Awards. The Southampton Animal Shelter Foundation received the Shelter of the Year award. Accepting the award, on behalf of the shelter, was Jonathan McCann, the President of the organization. Sony Schotland, the Executive Vice President of SASF was honored with the Founder’s Award of the Year. As one of the three original founders of the Animal Rescue Fund of the Hamptons, (ARF), she was invited, years later, to serve on the advisory committee for pet related issues by the Town of Southampton. When a benefactor offered to privatize the town’s shelter, Schotland joined in this new venture, the Southampton Animal Shelter Foundation. According to NBC, Paris Hilton, a Water Mill resident, is being wooed by Nick Symmonds, a prospective Track and Field Olympian. Born and raised in Boise, Idaho Symmonds had a traditional upbringing. “...I was raised Catholic and went to a Catholic high school, and if you wanted to take a girl out, you asked her dad.� Symmonds said. So that’s exactly what he did. He wrote a letter to Richard Hilton, Paris’ father, asking to take Paris to the Olympic Trials at the end of June. Neither have replied yet, but Symmonds is confident in his conquest. “...without great risk you’re never going to get great reward.� High Gear is now open in Westhampton Beach! The Hamptons newest gym, opened by Lynn November of Prudential Douglas Elliman, High Gear features Real Ryder FItness Bikes, the leader for indoor cycling that uses Core-technolody to provide an authentic “turn and burn� cycle class, as well as a fully equipped TRX training room that uses suspension straps to build muscle and strength utilizing your own body weight. Experience a new era in indoor cycling. What better way to get in shape and gear up for the beach and summer fun than to cycle and train in high gear?

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June 15, 2012 Page 73

NEWS BRIEFS Hamptons Players Club Celebrates Belmont Stakes EAST HAMPTON: On Saturday, June 9, Hamptonites flocked to bars across the East End to watch the 144th annual running of the Belmont Stakes. The festive ambience inside of the equestrianthemed Hamptons Players Club helped to lift the spirits of those disappointed that I’ll Have Another, the horse who was going for the Triple Crown, had scratched Friday. The race kicked off just after 6:30 p.m. after all of the horses entered the track to the tune of Frank Sinatra’s “New York, New York.” And the end result gave true meaning to the phrase ‘a winner by a nose,’ as Union Rags just barely beat out Paynter, who had led for the majority of the race. It has been 34 years since the U.S. has seen a Triple Crown winter – a horse that wine the Kentucky Derby, Preakness and the Belmont Stakes all in the same season – how much longer will Hamptons horse fanatics have to wait? Good thing we have the Hampton Classic to tide us over until next spring.

Seawolved Head to World Series

STONY BROOK: For the first time in school history, the Stony Brook Seawolves are headed to the College World Series! Stony Brook stunned six-time World Series champion LSU on Sunday to advance to the eight-team World Series bracket in Omaha. Stony Brook will take on No. 1 UCLA on Friday at 5 p.m. Going into regional play, Stony Brook was seeded No. 4—for March Madness fanatics, a 4 seed making it to the CWS is the equivalent of a No. 16 team making it to the Final Four. With 52 wins this season, Stony Brook is the first Northeast team since 1986 and the first New York school since 1980 to advance to the CWS.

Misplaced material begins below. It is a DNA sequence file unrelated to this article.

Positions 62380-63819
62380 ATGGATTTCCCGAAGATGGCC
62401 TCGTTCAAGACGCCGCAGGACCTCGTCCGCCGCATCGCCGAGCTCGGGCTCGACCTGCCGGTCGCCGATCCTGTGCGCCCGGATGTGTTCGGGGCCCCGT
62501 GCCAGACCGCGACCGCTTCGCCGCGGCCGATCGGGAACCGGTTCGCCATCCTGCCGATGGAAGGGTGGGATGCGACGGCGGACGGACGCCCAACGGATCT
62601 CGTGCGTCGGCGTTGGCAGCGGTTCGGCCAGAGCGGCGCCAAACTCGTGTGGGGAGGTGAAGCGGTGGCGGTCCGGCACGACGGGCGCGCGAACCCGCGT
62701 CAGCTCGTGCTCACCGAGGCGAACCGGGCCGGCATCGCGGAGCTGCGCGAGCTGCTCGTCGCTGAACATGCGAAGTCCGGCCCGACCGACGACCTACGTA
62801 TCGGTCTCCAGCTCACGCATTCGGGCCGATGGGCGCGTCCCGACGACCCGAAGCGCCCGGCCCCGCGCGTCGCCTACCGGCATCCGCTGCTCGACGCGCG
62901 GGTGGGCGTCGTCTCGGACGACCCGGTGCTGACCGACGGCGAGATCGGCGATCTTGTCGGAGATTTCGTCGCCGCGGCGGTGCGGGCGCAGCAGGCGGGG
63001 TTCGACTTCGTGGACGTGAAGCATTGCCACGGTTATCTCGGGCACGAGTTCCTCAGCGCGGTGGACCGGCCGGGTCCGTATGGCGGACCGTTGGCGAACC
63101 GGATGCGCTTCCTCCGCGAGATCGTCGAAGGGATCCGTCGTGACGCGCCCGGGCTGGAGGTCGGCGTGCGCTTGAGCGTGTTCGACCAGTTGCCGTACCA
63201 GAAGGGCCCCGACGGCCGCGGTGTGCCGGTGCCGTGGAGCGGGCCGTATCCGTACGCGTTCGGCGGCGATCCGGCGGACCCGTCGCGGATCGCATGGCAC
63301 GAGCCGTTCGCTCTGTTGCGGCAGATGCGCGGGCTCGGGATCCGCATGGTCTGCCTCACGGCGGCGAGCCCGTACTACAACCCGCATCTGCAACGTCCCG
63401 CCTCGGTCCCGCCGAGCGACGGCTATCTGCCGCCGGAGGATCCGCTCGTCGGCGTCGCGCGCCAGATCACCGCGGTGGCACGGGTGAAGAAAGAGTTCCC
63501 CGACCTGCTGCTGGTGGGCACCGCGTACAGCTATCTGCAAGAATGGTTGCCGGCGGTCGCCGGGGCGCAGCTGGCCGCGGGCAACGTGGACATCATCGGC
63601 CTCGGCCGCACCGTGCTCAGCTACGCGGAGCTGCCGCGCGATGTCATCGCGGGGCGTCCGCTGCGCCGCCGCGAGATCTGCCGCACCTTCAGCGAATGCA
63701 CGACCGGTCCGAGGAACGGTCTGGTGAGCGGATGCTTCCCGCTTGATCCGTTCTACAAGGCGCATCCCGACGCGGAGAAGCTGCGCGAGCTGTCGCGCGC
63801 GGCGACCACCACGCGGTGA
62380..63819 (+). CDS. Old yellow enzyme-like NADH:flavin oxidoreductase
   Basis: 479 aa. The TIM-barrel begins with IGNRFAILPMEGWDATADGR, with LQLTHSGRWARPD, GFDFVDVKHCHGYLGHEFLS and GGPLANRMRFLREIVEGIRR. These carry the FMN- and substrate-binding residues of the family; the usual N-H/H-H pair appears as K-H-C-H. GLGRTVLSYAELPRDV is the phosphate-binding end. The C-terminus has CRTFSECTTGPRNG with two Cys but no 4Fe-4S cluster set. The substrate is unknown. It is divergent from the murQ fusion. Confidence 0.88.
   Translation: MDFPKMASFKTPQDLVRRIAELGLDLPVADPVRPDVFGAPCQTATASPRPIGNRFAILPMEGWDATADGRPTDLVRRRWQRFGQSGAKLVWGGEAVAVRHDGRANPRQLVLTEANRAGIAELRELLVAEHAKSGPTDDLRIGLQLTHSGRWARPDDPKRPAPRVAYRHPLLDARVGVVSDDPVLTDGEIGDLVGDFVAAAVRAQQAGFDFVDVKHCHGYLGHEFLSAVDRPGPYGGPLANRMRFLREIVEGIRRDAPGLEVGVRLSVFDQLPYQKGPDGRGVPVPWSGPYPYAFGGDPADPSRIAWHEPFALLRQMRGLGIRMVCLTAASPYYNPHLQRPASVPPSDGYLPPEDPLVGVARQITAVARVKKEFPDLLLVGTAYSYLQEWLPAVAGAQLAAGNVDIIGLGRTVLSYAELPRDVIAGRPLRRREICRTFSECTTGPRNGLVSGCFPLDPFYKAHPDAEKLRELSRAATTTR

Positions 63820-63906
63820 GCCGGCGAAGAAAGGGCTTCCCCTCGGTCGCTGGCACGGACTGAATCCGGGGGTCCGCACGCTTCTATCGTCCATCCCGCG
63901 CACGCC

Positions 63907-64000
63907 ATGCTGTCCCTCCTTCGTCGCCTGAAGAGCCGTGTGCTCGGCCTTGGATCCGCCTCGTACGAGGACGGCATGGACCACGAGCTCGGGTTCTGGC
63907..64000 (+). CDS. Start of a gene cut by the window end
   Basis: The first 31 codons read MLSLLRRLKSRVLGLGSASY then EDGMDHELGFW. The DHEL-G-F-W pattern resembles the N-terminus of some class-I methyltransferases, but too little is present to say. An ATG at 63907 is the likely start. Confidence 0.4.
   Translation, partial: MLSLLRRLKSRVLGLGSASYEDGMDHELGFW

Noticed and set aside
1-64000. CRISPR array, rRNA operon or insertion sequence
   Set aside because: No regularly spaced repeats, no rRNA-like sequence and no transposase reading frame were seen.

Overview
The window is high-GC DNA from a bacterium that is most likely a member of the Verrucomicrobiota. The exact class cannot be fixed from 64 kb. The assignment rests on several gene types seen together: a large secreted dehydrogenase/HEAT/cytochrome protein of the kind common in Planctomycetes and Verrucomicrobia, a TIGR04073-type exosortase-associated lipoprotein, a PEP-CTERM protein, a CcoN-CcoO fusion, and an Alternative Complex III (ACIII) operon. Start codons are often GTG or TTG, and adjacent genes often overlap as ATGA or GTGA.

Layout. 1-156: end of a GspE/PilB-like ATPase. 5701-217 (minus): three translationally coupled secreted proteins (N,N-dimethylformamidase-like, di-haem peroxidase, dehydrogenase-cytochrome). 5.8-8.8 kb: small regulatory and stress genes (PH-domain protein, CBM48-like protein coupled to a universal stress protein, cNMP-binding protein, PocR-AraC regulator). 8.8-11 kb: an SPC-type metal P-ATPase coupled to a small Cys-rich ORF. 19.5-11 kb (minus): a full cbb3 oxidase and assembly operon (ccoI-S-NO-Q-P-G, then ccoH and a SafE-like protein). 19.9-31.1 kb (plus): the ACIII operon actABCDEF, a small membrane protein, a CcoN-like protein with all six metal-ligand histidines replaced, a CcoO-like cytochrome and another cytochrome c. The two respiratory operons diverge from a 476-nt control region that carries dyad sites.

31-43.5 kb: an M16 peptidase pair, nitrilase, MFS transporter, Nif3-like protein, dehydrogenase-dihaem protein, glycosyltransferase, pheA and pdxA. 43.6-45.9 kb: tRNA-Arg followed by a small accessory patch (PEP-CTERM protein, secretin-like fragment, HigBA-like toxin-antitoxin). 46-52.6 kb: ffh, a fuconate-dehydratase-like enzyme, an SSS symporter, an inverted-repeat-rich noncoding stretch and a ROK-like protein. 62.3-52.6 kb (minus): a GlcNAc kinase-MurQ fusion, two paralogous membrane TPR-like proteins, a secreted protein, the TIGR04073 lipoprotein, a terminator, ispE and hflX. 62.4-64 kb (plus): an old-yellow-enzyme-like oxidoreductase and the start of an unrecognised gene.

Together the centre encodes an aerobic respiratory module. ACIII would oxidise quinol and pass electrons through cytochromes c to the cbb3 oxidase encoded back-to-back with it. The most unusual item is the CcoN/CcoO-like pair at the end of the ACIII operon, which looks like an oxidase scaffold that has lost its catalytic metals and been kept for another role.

Peconic Bay Water Jitney To Pass?

Pierson Baseball, Softball Teams Fall in Class C Southeast Regional Final SAG HARBOR: Earlier this season, the Pierson High School Softball and Baseball teams both won the Class C Championships. Unfortunately both teams’ championship runs ended this weekend. The softball team, who finishes the season 13-7, fell in the Class C state semifinals against Greenwich High School. During the game, Kasey Gilbride had a solo homer for Pierson. The baseball team finished 21-4 after losing to Haldane High School in the Class C Regional Finals, where Tim Markowski and Sean Hartnett each got a hit and Paul Dorego hit and stole a base.

Citarella Introduces Fresh Sushi BRIDGEHAMPTON: Citarella, the popular gourmet grocery store with outposts in Bridgehampton and East Hampton, has now added sushi to its menu of freshly-prepared goodies. “Everything is made fresh by hand daily,” says Joe Gurrera. The Bridgehampton location will have four sushi experts who make the rolls, and they will also be brought to East Hampton daily. Among the varieties offered are California Rolls, Spicy Tuna Rolls, Spicy Salmon Rolls and Avocado Rolls, and there will be a selection of ever-changing specials. Long popular at Citarella’s New York locations, Gurrera explained that a few things had to come together— in particular the staffing—before he could bring it to the Hamptons. And we’re glad he did. The rolls are sure to become the preferred to-go option for a snack on the beach as you read the latest issue of Dan’s Papers.